Vacation Car Activities for Kids with ADD

Vacation Car Activities for Kids with ADD
Electronic devices are part of our every waking moment. From video games to cell phones, reading tablets to laptop computers, it is easy to carry a sweet distraction with you wherever you go. That being said, what's the harm in letting kids with Attention Deficit Disorder veg out with electronics when you are in the car on a road trip? Essentially, you are letting them miss the "road" part of the road trip!

Kids, and especially many kids with ADD, love their electronic toys. With a smart phone, they have the world at their fingertips. Videos? Music? Checking in with friends on social media? Games? All of those things and more are available to them with a few agile finger and thumb taps. They do these things all of the time! Is it really what you want for them when you are traveling across country? Wouldn't it be better for them to actually see where they are going? I suggest everybody putting the electronics in a bag before they get into the car. Play some good old-fashioned car games, the kind that let you view the world as you move through it. Interact as a family. Expect blowback when you let them know about this ahead of time. They will complain, but don't just spring it on them as you are getting into the car! They need time to adjust to this reality. Kids who are used to interacting with electronics all of the time will probably be uncomfortable going without them for hours in the car. Hold firm.

Start with a nice notebook that suits their personality, pencil, pen, and markers for each person. Everybody should have a zipper bag for the writing supplies, so that they are easy to find. This is the vacation journal, and it may be used for recording the games or for writing or drawing any special place or event that they want to remember. You might want to research car games on the internet before you go, just to see which ones your family might prefer. I've put a few of our family favorites below.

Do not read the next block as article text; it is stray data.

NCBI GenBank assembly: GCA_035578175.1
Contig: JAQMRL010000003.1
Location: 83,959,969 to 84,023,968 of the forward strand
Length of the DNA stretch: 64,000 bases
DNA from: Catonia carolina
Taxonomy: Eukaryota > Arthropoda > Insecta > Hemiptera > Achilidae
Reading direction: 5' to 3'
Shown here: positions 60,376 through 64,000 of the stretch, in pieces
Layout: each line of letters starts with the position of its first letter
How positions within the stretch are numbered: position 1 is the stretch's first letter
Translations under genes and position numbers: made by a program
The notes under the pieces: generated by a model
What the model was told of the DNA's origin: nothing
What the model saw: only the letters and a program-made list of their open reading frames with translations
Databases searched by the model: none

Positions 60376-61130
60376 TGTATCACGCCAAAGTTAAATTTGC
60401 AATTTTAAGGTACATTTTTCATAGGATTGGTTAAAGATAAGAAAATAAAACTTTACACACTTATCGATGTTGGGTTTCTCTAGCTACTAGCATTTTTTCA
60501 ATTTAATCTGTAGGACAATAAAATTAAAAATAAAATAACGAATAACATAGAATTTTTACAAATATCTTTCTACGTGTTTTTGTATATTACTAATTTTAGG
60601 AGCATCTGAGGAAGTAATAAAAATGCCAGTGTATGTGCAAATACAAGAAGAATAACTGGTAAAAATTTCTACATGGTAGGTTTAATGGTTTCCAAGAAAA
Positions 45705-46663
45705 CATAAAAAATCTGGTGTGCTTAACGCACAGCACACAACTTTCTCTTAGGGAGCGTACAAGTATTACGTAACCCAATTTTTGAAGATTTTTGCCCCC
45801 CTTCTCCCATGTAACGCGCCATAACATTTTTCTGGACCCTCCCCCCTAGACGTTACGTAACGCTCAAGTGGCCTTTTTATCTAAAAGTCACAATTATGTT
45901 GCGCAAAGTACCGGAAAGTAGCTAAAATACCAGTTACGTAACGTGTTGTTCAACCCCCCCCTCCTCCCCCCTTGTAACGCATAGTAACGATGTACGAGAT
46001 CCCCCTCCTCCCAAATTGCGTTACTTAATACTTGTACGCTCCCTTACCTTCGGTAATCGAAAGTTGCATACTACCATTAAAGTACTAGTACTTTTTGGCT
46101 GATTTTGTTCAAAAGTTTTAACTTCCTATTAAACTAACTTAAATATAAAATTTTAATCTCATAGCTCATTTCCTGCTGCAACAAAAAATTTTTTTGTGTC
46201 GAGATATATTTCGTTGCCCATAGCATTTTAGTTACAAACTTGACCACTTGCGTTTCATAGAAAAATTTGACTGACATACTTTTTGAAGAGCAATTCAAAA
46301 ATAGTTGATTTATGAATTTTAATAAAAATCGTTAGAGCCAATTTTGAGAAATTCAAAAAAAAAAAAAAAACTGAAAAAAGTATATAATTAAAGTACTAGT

Car Activities for Kids with ADD on Vacation (Actually for the whole family!)

*You can make slightly different bingo sheets for each person with items that they could see on the trip. The person who fills the whole sheet (blackout) will get a special dessert or another prize. Depending on the age of the player, you might have them put down the mile marker or town where the object was seen.

*Give each person a map of the country with the state names marked on it. Alternatively, give an alphabetical list of the states with room to tally beside each state. When they see a license plate from outside of the state that they are driving through, they put a tally mark to indicate the license plate's state. As you move through the trip, you can figure out where most of the travelers come from by counting tally marks. At the end of the trip, the person with the most states gets a prize. For younger players, you might just have them color in the state when they see a plate from that state.